A Lifetime movie so cheerfully hokey it's easy to get lost in its light dusting of holiday romance.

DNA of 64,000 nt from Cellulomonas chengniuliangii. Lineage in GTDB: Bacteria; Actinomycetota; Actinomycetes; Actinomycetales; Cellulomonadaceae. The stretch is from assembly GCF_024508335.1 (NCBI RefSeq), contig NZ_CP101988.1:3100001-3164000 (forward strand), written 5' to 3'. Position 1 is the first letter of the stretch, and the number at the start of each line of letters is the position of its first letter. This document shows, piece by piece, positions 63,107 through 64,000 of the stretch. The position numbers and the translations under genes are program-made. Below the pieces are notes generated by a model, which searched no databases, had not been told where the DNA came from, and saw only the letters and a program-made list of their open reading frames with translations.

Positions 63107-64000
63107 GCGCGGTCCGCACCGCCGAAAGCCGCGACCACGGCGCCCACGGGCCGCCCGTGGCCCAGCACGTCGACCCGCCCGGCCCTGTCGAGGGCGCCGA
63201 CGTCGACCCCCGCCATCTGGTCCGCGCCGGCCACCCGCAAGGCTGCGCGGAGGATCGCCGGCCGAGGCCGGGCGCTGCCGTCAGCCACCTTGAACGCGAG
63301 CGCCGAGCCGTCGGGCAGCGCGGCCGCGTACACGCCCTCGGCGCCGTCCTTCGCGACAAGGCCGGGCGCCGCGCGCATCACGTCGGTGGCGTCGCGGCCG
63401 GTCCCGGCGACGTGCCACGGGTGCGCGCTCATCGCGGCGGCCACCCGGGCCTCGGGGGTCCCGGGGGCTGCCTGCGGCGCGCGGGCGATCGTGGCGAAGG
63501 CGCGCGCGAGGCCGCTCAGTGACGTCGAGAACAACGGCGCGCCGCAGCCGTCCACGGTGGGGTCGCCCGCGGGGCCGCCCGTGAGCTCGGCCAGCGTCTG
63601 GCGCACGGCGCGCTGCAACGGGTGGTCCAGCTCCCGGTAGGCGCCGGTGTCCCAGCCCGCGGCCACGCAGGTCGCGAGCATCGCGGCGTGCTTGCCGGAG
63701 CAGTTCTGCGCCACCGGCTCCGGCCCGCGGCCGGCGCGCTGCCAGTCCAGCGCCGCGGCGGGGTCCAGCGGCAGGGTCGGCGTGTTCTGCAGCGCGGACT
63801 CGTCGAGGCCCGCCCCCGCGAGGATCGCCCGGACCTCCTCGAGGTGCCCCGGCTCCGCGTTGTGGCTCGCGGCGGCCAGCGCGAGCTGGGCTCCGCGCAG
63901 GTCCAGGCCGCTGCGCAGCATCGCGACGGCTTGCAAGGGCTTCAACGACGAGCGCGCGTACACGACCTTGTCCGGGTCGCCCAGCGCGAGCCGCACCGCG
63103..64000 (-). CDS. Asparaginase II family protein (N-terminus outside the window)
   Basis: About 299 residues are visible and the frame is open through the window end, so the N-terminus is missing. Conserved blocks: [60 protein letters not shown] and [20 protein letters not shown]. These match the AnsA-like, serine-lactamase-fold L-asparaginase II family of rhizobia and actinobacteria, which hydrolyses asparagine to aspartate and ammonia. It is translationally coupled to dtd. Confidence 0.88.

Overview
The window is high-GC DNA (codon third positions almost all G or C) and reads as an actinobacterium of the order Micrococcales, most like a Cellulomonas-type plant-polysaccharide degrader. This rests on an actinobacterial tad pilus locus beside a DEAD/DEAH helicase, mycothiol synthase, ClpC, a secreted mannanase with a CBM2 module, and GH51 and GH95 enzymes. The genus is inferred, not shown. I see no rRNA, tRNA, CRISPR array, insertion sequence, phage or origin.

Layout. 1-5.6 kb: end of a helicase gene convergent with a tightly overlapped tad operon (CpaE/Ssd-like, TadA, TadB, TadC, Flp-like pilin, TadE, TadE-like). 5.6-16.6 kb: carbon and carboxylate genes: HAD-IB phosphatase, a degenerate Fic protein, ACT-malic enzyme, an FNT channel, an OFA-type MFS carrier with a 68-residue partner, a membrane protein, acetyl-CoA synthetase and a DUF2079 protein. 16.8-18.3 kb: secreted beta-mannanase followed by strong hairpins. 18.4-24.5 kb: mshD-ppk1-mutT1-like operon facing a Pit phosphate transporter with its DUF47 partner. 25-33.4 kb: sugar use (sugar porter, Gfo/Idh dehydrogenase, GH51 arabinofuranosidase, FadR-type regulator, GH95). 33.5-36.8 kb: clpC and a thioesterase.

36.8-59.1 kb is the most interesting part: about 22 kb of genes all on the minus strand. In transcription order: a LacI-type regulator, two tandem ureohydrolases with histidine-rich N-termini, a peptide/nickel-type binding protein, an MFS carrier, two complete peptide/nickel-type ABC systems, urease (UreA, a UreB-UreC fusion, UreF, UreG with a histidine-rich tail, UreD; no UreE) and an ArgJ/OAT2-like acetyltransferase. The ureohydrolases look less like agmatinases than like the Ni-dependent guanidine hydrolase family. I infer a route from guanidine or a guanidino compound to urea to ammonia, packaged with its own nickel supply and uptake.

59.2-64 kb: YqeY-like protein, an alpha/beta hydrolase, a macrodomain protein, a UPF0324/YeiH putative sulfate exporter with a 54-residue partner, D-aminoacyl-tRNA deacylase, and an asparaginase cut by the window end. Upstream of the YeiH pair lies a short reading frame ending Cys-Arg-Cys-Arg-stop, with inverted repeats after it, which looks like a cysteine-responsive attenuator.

As anyone who attends movies knows, what every tight-assed, high-strung PR gal really needs is a well-muscled, taciturn mountain man, and vice versa. On that wispy strand of mistletoe — along with the diminutive shoulders of perky Kristin Chenoweth, and the broader ones of hunky Josh Hopkins — hangs “12 Men of Christmas,” a Lifetime movie so cheerfully hokey it’s easy to get lost in its light dusting of holiday romance. Mostly, it’s an excuse to admire Chenoweth, who — her recent “I’m out of work” Emmy speech notwithstanding — remains happily employed.A driven, hard-charging New York PR executive, Chenoweth’s E.J. Baxter has the air let out of her idyllic-looking life in one fell swoop, losing both her job and fiance. Casting about for work, she finally takes a job in a small Montana town trying to help boost local tourism and conventions. Soon enough, though, she’s found a mission that will serve both her objectives and her employer’s — seeking to raise money for the all-volunteer search-and-rescue team. Instead of the usual bake sales, though, she decides to capitalize on the guys’ chiseled abs by getting them to pose for a Christmas calendar — a proposal not surprisingly met with some initial resistance. Among those sparring with E.J. is Will (Hopkins, he of “Swingtown” and now “Cougar Town”), described as the local George Clooney. They not only meet cute, but she subsequently sees him naked and spends the next two acts insulting his, er, shortcomings. And so it goes. Director Arlene Sanford and writer-producer Jon Maas struggle to find enough impediments and subplots to flesh out the story, though there is an extensive calendar-shoot montage that’s so fabulously silly as to be worth that week’s cable bill. There’s also Anna Chlumsky as E.J.’s assistant, who has a long-standing crush on one of the guys. Mostly, the movie provides an opportunity to watch Chenoweth and Hopkins be adorable together — and pity cinematographer Peter Benison, who faces the thankless task of shooting them in the same frame without putting the former on a milk crate. Like Hallmark’s annual holiday-movie onslaught, “12 Men of Christmas” makes no pretense of placing anything new in the audience’s stockings. Although Broadway star Chenoweth never unleashes her golden pipes, when she sits teary-eyed and alone watching “Miracle on 34th St.” and the Times Square ball drop, it’s a reminder that with the right talent, it’s possible to make even the moldiest of material sing just a little.